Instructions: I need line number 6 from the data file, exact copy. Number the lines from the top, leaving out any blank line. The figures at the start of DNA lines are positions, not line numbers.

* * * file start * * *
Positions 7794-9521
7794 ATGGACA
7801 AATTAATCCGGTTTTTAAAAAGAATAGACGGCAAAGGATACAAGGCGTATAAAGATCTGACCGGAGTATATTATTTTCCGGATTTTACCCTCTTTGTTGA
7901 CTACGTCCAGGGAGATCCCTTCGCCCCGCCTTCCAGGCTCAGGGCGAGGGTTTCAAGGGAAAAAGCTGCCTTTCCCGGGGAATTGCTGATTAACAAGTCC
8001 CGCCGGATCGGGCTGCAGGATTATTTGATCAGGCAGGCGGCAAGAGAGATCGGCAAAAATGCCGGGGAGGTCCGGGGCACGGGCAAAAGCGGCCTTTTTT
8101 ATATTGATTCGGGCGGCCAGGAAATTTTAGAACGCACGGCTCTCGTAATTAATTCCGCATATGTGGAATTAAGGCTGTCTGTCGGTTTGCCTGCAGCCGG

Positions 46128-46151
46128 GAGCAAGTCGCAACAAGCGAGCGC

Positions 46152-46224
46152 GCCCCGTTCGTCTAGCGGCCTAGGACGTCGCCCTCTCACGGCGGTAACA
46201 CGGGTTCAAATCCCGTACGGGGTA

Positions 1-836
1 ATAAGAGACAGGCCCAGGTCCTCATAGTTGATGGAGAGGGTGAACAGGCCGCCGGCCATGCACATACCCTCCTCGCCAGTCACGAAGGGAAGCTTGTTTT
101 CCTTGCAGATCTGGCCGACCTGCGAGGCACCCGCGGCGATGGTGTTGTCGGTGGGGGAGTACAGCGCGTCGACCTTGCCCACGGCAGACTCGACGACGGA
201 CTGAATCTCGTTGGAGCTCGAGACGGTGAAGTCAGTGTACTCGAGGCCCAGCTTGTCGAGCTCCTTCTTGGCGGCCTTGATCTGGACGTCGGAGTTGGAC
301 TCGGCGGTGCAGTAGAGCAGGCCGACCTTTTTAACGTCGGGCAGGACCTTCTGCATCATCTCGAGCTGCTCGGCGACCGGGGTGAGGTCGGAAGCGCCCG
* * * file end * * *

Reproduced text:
8101 ATATTGATTCGGGCGGCCAGGAAATTTTAGAACGCACGGCTCTCGTAATTAATTCCGCATATGTGGAATTAAGGCTGTCTGTCGGTTTGCCTGCAGCCGG